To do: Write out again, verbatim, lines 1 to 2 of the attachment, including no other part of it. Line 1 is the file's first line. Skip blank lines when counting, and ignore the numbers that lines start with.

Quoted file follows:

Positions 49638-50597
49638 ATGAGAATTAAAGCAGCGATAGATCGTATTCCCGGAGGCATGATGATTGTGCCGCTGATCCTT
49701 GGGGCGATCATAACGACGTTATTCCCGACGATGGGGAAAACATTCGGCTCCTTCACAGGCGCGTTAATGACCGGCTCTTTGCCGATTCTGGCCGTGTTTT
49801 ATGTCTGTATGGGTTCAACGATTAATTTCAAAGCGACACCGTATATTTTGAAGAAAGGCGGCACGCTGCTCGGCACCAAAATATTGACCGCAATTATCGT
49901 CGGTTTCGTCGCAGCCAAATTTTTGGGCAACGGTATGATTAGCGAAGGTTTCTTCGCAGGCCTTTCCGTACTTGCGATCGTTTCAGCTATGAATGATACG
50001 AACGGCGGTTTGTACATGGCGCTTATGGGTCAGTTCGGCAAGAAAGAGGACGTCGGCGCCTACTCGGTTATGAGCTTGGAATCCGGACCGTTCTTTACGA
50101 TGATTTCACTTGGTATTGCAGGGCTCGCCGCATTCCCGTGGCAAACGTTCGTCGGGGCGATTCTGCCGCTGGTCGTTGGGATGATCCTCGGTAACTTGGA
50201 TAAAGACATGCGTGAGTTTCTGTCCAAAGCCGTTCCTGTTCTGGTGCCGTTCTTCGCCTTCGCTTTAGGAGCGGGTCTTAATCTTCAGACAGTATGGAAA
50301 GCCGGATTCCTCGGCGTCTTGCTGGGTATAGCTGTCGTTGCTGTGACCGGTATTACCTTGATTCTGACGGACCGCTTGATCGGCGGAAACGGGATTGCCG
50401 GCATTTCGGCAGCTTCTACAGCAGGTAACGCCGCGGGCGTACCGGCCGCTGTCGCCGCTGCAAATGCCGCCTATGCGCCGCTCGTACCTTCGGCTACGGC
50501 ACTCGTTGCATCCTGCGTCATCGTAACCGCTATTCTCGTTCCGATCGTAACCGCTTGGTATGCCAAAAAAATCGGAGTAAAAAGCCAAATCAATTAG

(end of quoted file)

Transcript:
Positions 49638-50597
49638 ATGAGAATTAAAGCAGCGATAGATCGTATTCCCGGAGGCATGATGATTGTGCCGCTGATCCTT